Tuesday, May 31, 2011

The alluring music of the Walker’s 2011-12 Performing Arts Season

Vijay Iyer by Prashant Bhargava
Reading the press release for a new arts season is like paging through the Neiman Marcus Christmas Book. With the Northrop Jazz Series on hiatus and the Southern Theater in turmoil (a look at the Southern’s calendar reveals a dismal list of performances canceled or postponed, and where’s that transparency we were promised?), the spotlight shines even more brightly on the Walker's 2011–12 Performing Arts Season.

Which does not disappoint.

Notably, six new commissions. As our elected officials continue to kneecap the arts and look for more ways to raid or eliminate arts funding, commissioning organizations are more important than ever. 

Thanks to Duke Performances in North Carolina for commissioning The Bad Plus to reinvent Stravinsky’s The Rite of Spring for jazz trio (we heard it here at the Loring earlier this month), to Carnegie Hall for commissioning Brad Mehldau’s work for jazz quintet and chamber orchestra,  Highway Rider (which had its premiere at the Walker last November), and to the University of Wisconsin, River Falls, for commissioning Kelly Rossum’s score to Dr. Jekyll and Mr. Hyde (heard at MacPhail last October).

Closer to home, props to the Minnesota Orchestra for commissioning new works by Irvin Mayfield and Evan Christopher; to the Cedar for its 416 Club Commissions series; to the St. Paul Chamber Orchestra for commissioning a new piece by jazz composer and big-band leader Maria Schneider, Carlos Drummond de Andrade Stories, which premiered here in 2008 with Dawn Upshaw and earlier this month wowed New Yorkers at Carnegie Hall.

The Walker's new commissions include works for theater and dance. The new season is heavy on dance. No surprise; the Twin Cities are dance-happy. (There is no hiatus for the Northrop Dance Series, and the calendar for the inaugural year of the not-yet-open Cowles Center features nearly 100 performances by 17 Twin Cities dance troupes.) I’m thrilled that the Bill T. Jones/Arnie Zane Dance Company will return to the Walker in February (Thursday–Sunday, Feb. 16–19). Merce Cunningham fans, don't go anywhere in late October and early November, when a 10-day celebration of Cunningham will include dance works, talks, workshops, performances, and exhibitions drawn from the Walker's recent acquisition of his sets, props, costumes, and documents.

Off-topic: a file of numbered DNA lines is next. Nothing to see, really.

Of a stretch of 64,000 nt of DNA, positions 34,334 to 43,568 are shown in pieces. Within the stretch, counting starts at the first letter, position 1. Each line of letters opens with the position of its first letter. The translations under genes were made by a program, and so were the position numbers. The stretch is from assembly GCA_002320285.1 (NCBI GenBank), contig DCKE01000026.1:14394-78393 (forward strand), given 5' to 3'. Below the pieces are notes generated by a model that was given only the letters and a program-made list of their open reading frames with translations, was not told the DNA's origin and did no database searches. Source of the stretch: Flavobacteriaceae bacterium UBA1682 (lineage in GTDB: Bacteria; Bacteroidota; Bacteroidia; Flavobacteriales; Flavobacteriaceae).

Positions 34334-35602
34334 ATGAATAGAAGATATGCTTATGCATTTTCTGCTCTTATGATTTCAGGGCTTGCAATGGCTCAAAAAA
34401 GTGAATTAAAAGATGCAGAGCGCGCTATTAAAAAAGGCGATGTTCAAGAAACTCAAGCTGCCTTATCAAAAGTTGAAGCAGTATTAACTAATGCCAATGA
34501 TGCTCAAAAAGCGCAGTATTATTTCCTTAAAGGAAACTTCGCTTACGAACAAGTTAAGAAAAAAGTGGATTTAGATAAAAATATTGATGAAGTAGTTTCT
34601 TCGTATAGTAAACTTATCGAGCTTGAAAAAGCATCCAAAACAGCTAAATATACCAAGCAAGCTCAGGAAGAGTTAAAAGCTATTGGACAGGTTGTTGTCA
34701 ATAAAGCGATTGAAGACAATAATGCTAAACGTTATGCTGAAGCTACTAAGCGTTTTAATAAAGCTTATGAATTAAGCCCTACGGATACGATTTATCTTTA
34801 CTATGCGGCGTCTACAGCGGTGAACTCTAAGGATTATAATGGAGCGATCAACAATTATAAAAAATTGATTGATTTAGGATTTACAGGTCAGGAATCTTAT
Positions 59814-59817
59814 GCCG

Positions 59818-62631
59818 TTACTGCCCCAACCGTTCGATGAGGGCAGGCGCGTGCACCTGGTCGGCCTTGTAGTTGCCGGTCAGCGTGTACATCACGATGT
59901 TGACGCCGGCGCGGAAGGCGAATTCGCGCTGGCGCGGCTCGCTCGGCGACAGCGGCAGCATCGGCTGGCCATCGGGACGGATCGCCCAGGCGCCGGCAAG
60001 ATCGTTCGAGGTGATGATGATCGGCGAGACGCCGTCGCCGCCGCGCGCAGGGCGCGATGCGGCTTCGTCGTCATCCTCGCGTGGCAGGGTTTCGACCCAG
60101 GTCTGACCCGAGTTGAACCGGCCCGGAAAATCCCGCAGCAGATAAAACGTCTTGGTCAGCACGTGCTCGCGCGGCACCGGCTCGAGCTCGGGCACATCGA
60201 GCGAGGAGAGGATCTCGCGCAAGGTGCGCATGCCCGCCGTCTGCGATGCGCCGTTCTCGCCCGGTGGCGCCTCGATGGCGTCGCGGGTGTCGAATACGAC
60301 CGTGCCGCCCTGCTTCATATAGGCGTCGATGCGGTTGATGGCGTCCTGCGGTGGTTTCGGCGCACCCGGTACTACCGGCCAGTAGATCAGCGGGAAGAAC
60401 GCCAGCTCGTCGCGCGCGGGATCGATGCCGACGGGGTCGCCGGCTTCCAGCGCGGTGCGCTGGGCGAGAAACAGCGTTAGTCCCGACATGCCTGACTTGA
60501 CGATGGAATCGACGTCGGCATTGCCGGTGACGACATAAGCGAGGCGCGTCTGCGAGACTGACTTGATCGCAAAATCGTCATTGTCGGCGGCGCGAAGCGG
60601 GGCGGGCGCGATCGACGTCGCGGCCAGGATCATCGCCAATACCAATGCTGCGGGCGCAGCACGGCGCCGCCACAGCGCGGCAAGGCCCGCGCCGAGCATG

But enough about dance; let's talk about the music. What I look forward to most: Vijay IyerOne of the most fascinating young pianists in jazz today, he’s coming for a two-day mini-fest in March featuring his trio (Marcus Gilmore on drums, Stephan Crump on bass), his quintet, his global chamber music trio Tirtha, and his duo with Paris-based hip-hop artist/poet Mike Ladd. He’ll also play several of his solo works. 

I wish the Walker had made room for two more Iyer collaborators: saxophonist Rudresh Mahanthappa and pianist Craig Taborn. Still, be there or be stupid sorry. Thursday and Friday, March 1 and 2.

I’m interested in hearing Staff Benda Bilili, a 12-member group of street musicians performing as part of another mini-festival, “Despair Be Damned: New Music and Dance from the Congo,” on Tuesday, September 27.  And the 802 Tour on Thursday–Friday, March 21–22, with Nico Muhly, Sam Amidon, Doveman, and Nadia Sirota, all of whom performed at the Southern earlier this year.

On Saturday, April 14. Seun Kuti and Egypt 80 come to town. Seun is the son of Fela Kuti and, according to the BBC, more like Fela than Femi is. Egypt 80 is his father’s old band. That sounds like a no-brainer. I hadn’t heard of Seun Kuti until last week, when I met DJ Logic after his performance at Orchestra Hall with the Christian McBride Situation. I asked him what he’s listening to, and he said Seun Kuti and Brian Eno.

Friday, May 5, brings Tortoise (“Chicago’s indie legends") and something called the Minneapolis Jazz All Stars. The 312 meets the 612. (Wish I’d thought of that, but I borrowed it from the press release.) Dub dance, ambient, and minimalism plus jazz. I suspect the All-Stars will be put together for this occasion. Lucky for the Walker, there are plenty of area musicians to choose from.


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